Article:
By David Harrington, PhD

The vast majority of biomeds are very good at problem solving and doing repairs with minimal test equipment. While this is a key part of your day-to-day work, how the questions are written on the certification exam can present problems to some people. Here are some examples of potential problem questions that I found in the study guide.

One question on problem solving involved an ECG recorder with a heated stylus. The question stated that the waveform appeared to be overdamped and asked the reason. The potential answers included mismatched electrodes, a bad cable, the tension on the stylus was too high, or a gain problem. Many of you would go right to the tension on the stylus, but in a sampling of potential test takers, more than 30% had never worked on an ECG recorder with a heated stylus.

Another version of this question involved a wide baseline with tension replaced by heat too high and no ground replacing the gain. Remember that the inputs of the ECG amplifier are isolated from ground, so a missing ground would not give you a wide baseline. Mismatched electrodes would cause the baseline to wander, as would the bad cable, so the answer must be the heat is too high.

A common problem in the past on ECG recorders was that the wrong paper was used—specifically, paper designed for thermal print heads used on stylus machines. The problem was that the paper burned through or the wax/clay paper used on thermal print head machines, and segments would not print out because the “dots” were covered with wax/clay and did not touch the paper. This is a rare occurrence in the 21st century, but it could still happen in a physician’s office or clinic where the recorder is seldom used.

Another question in the problem solving was on the output of a defib with a Lown waveform. Several things bothered me on this question; foremost that the Lown waveform was on only the American Optical defibs and they have been out of production for more than 25 years. The question said that when testing the unit, the BMET noted that the energy displayed on the unit was 400 but the tester showed only that 280 was delivered, and then asked the reason why. Simply, it was the loss in the cables and circuits, but the big problem that I have with the question is that in 1978 all manufacturers came out with modifications where the stored energy—what was displayed on the unit—would be within +/- 10 of the energy delivered to the tester. If you find a unit like this during your testing—where the energy shown on the dial/display is upward of 30%—the unit does not meet current standards of care and is dangerous. Please, either update it or take it out of service.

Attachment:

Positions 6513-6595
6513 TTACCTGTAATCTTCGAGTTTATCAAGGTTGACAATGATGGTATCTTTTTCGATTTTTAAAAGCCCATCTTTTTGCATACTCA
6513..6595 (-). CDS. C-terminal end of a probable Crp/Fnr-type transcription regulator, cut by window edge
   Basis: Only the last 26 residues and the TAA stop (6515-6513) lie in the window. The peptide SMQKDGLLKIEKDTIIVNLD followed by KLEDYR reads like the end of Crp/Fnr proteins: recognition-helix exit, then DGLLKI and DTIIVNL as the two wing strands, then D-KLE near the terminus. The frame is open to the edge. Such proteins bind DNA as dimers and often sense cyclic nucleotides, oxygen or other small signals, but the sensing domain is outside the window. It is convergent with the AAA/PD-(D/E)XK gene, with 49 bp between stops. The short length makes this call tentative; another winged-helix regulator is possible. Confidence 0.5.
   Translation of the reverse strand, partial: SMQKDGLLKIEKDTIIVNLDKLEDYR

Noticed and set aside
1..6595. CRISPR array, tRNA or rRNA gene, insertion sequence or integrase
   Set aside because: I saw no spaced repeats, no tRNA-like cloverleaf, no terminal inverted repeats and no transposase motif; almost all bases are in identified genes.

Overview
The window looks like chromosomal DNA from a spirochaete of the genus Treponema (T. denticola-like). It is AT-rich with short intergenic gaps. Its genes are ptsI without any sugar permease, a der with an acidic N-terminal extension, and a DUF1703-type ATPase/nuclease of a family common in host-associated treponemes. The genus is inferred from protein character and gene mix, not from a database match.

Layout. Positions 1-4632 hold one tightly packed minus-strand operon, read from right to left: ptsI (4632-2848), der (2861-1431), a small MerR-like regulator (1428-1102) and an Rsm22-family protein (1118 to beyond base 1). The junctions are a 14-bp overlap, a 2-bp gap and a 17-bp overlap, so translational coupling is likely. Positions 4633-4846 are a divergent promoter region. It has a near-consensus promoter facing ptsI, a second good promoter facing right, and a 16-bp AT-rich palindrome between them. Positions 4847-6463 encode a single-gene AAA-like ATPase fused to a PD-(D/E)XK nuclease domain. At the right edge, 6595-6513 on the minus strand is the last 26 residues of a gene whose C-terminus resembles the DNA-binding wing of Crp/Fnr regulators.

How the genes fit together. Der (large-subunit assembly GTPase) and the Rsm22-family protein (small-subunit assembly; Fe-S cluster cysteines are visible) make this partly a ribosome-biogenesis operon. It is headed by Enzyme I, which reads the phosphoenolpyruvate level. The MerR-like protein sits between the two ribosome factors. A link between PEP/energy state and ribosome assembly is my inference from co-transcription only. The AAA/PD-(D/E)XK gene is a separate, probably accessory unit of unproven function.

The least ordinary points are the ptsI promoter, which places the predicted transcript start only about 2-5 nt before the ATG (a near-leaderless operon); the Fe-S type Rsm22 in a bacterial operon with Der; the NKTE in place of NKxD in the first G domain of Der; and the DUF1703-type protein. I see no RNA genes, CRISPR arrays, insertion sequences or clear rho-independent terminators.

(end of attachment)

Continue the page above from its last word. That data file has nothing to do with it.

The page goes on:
As a side note, some of these older defibrillators from various manufacturers would actually increase their stored energy as they aged. I once found a unit made in the 1960s that stored more than 500 joules and delivered close to 400 joules. Just to be on the safe side, I suggest that you review the Heart Association guidelines for defibs, pacing, and AEDs, published in the August 7, 2006, issue of Circulation. It is probably available in your hospital library.

Another series of questions on invasive and noninvasive blood pressure also had some interesting points that you need to remember.

One question asked why the invasive blood pressure was higher than the cuff pressure. The answers presented did not really answer the question: operator error, noncalibrated systems, cuff size, and it is normal. The fact is that systolic pressure increases as you measure farther away from the heart; the second reason is that the cuff should not be on the same arm that has the catheter for the invasive pressure. It is not uncommon to have a 10- to 15-mmHg difference between direct and indirect arterial blood pressures.

Several questions on blood pressure cuffs also were a little less than crystal clear. So remember that if the cuff is too small for the patient, it could cause a higher than actual pressure to be determined, and if the cuff is too large, it could indicate a lower pressure. What was not mentioned is that some cuffs are designed for the left arm and others for the right; these are generally the two tube models, where the inflation bladder does not completely cover the artery that it is supposed to occlude.

In many hospitals invasive blood pressures are not common, so many biomeds may have problems with the questions on blood pressure monitoring. Take a look at this article online for a couple of examples.

David Harrington, PhD, is a health care consultant, Medway, Mass, and is a member of 24×7’s editorial advisory board. For more information, contact.

Review Questions

The arterial waveform appears to be damped. What should be done to correct the problem?

  1. Adjust the amplifier gain
  2. Move the transducer
  3. Flush the line
  4. Nothing

See the answer


The pulmonary artery (PA) waveform on the scope will go to a flat line every few seconds. What is the cause?

  1. Noncalibrated amplifier
  2. The PA line is too far in
  3. The transducer needs to be replaced
  4. The display is not calibrated

See the answer